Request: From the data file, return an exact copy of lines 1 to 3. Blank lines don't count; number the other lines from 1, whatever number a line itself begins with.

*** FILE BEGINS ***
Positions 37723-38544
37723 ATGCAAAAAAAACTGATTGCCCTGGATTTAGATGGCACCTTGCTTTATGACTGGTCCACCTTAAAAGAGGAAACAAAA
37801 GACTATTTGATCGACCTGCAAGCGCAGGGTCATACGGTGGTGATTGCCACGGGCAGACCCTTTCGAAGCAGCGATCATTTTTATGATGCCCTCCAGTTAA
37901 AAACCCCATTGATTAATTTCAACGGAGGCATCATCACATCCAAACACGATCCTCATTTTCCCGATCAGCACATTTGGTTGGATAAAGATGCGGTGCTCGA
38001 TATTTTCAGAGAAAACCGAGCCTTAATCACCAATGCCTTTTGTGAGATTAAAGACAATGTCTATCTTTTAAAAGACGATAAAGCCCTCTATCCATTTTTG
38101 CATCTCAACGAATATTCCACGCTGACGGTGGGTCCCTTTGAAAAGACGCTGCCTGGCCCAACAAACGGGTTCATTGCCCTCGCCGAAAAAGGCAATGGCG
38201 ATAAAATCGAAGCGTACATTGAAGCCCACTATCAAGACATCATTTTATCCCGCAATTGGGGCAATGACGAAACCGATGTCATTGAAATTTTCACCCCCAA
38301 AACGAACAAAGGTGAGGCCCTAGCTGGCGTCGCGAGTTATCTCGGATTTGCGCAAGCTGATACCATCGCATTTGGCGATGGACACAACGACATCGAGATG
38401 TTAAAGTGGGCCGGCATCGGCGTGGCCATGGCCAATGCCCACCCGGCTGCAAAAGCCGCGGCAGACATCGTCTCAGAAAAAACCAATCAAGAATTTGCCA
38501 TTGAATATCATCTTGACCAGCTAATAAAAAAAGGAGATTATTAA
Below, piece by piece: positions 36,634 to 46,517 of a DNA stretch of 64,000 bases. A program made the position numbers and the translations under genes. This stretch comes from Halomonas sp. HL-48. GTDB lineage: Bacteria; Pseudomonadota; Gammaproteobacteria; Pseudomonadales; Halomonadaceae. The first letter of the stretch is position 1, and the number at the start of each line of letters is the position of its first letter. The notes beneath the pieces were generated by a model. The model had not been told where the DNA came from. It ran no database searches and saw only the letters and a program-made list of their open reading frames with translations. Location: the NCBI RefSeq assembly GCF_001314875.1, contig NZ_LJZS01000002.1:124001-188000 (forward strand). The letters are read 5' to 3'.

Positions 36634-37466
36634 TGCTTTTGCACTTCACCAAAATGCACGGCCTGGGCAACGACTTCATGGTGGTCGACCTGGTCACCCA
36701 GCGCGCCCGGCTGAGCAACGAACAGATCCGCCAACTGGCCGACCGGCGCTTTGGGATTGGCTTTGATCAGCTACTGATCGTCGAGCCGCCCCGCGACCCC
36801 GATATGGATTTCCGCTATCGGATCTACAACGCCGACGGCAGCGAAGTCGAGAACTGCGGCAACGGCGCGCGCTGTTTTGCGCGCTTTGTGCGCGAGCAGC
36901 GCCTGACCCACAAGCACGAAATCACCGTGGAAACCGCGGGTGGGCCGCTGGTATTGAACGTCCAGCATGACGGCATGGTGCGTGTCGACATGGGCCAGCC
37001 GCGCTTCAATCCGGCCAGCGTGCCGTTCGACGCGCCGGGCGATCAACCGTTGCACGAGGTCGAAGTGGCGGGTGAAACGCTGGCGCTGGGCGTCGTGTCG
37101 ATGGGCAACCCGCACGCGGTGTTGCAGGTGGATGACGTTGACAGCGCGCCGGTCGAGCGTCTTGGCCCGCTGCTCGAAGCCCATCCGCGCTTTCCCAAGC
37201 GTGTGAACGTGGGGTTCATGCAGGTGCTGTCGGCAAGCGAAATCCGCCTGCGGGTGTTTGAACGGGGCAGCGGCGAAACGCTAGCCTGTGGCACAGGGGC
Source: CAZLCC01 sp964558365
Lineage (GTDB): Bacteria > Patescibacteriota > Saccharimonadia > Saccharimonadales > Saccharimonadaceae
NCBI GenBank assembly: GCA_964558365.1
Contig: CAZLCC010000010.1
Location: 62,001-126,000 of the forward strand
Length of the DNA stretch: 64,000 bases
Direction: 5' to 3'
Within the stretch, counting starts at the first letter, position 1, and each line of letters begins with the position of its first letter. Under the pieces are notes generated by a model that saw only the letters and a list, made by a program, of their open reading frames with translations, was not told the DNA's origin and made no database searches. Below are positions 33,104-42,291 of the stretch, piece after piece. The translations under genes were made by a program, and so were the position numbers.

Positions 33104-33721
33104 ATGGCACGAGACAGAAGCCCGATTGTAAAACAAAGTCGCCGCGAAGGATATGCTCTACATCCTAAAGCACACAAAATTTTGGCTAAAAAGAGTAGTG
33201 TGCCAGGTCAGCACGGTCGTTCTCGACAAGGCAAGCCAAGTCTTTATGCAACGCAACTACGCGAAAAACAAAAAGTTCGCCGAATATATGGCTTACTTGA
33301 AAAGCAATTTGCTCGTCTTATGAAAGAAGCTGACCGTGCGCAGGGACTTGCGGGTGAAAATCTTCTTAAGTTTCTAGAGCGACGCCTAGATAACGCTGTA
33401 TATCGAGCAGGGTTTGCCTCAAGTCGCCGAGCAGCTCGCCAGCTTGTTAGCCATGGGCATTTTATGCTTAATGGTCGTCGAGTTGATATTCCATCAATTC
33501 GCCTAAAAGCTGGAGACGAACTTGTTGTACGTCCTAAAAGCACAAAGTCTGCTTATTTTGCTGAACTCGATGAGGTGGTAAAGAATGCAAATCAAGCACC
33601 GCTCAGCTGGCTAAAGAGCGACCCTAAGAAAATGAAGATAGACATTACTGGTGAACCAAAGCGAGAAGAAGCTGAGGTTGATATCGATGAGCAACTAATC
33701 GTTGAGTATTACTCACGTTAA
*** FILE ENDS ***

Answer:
Positions 37723-38544
37723 ATGCAAAAAAAACTGATTGCCCTGGATTTAGATGGCACCTTGCTTTATGACTGGTCCACCTTAAAAGAGGAAACAAAA
37801 GACTATTTGATCGACCTGCAAGCGCAGGGTCATACGGTGGTGATTGCCACGGGCAGACCCTTTCGAAGCAGCGATCATTTTTATGATGCCCTCCAGTTAA